Every day Poets & Writers Magazine scans the headlines—from publishing reports to academic announcements to literary dispatches—for all the news that creative writers need to know. Here are today's stories:
A group of writers unhappy with PublishAmerica have filed a lawsuit in Maryland against the company. Among other things, the group alleges PublishAmerica charges fees for services that traditional publishers perform at no cost. (Los Angeles Times)
Entrepreneur and Permission Marketing author Seth Godin funded his new book project The Icarus Deception on Kickstarter within three hours.
Looking at recent numbers reported by the Chitika Ad network, Apple's iPad dominates the tablet wars, accounting for over 90 percent of tablet web traffic, followed by Samsung's Galaxy Tab at a distant second. Also, Barnes & Noble's Nook overtook Amazon's Kindle Fire, although each have less than 1 percent of market share. (CNET)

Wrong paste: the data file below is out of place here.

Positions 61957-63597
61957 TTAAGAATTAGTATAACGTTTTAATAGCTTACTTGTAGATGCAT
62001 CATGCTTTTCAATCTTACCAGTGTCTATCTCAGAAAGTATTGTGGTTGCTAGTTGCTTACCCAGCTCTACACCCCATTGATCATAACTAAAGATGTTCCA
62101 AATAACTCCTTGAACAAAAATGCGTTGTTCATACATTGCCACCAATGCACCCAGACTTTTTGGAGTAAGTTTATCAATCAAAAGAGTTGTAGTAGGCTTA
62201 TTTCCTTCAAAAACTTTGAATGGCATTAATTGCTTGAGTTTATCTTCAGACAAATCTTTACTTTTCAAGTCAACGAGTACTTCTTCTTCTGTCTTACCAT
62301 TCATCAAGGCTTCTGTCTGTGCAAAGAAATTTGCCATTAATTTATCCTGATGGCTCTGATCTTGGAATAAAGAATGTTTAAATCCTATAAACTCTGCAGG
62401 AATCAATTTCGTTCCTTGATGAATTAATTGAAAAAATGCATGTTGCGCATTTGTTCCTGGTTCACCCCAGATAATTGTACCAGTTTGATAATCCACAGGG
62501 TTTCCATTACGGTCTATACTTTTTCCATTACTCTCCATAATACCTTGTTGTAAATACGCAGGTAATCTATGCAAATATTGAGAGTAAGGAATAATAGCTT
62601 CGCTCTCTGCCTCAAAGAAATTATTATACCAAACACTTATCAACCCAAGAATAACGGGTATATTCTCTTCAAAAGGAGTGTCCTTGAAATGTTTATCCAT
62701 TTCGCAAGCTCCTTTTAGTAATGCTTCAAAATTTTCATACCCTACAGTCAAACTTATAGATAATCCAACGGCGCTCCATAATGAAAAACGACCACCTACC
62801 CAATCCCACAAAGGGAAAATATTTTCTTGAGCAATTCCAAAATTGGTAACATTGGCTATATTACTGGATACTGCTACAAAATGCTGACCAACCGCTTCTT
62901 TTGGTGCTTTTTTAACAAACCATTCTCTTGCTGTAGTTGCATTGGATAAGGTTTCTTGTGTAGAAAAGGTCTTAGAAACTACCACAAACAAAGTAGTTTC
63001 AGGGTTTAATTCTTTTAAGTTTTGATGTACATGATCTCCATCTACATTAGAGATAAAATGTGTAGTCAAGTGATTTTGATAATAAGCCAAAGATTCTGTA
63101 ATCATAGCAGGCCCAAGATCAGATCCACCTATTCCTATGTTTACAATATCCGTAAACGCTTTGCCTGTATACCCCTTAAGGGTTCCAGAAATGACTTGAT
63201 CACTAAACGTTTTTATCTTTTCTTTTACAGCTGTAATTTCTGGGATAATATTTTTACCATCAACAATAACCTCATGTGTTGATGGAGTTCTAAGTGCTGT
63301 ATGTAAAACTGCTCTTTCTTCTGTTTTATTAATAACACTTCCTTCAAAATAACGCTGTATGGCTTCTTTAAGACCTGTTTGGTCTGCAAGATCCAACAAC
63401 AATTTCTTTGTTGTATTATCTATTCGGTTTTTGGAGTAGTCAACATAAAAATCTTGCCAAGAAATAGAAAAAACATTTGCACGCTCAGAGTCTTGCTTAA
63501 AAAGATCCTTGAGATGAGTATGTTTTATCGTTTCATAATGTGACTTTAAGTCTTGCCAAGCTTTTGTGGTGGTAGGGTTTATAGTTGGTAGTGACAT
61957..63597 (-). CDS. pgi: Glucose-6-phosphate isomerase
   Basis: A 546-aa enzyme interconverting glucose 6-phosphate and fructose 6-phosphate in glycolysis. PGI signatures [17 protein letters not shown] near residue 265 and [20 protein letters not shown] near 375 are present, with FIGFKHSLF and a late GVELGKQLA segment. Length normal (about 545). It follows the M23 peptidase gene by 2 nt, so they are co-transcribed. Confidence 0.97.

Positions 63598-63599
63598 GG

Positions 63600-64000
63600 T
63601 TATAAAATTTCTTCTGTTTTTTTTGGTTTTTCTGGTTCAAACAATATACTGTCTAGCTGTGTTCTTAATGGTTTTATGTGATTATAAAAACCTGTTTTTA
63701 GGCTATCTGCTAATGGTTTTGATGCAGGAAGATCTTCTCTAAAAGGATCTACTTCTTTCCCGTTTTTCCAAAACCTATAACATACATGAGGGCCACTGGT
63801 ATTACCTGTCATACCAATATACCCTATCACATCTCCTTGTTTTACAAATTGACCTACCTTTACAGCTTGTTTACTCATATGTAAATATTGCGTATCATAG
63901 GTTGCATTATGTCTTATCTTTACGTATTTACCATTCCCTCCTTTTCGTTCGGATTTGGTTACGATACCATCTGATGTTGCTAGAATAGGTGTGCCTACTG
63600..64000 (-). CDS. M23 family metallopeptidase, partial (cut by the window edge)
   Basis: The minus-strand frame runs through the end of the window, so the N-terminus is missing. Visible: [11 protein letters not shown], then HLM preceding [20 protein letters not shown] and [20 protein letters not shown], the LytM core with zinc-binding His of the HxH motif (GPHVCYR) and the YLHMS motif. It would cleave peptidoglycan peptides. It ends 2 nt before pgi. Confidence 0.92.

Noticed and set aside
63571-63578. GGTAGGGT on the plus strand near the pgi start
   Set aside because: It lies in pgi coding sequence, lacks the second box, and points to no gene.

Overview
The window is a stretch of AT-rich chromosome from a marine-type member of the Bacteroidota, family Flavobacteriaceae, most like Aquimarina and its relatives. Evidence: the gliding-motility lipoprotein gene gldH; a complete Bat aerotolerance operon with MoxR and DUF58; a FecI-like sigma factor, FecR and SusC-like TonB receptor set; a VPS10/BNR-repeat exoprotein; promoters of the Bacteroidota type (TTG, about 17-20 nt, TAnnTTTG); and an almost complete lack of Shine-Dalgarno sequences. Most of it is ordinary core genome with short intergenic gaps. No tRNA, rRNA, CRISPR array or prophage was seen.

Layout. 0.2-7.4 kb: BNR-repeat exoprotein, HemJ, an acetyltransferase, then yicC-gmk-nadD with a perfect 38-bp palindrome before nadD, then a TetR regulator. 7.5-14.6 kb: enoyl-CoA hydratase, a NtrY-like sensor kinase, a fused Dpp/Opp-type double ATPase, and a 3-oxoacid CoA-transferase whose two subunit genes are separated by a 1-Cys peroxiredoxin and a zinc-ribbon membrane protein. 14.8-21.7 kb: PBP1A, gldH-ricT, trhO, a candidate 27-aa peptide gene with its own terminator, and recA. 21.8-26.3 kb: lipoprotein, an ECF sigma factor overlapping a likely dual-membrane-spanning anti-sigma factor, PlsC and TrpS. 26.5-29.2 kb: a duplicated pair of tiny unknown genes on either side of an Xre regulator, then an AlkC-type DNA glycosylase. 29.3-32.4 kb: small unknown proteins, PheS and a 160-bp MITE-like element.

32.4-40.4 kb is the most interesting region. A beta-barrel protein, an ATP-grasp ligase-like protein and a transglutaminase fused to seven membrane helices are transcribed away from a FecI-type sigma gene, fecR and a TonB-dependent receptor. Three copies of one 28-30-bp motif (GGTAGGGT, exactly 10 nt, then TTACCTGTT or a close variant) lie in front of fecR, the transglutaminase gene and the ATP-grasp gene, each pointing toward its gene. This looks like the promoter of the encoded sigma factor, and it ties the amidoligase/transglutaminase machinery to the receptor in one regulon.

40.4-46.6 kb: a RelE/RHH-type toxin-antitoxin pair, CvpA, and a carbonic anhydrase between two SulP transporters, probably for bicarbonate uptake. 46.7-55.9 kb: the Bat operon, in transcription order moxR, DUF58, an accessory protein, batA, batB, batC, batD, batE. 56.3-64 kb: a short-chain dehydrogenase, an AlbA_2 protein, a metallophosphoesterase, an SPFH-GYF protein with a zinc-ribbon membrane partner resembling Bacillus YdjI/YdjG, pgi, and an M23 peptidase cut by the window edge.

A would-be author, Ray Dolin, traveling the country in hopes of publishing a book called "Kindness in America," claimed a stranger in Montana shot him. The story was picked up by the Associated Press, and published internationally. A local man was arrested and accused of the shooting. Later, Dolin admitted he actually shot himself. (Los Angeles Times)
George Saunders discusses why novelist Donald Antrim's The Verificationist is an underappreciated masterpiece. (Salon)
Michael Chabon explains why he hates the unconscious imaginings that occur during REM sleep: "Dreams are effluvia, bodily information, to be shared only with intimates and doctors." (New York Review of Books)
The Awl details the long decline of the book review.
The Paris Review Daily features famous authors who perhaps shouldn't text while drinking, including Wordsworth.
Father's Day was yesterday, and the New Yorker published a remembrance by Taylor Plimpton of his late father—journalist, author, editor, and Paris Review founder, George Plimpton. (Byliner)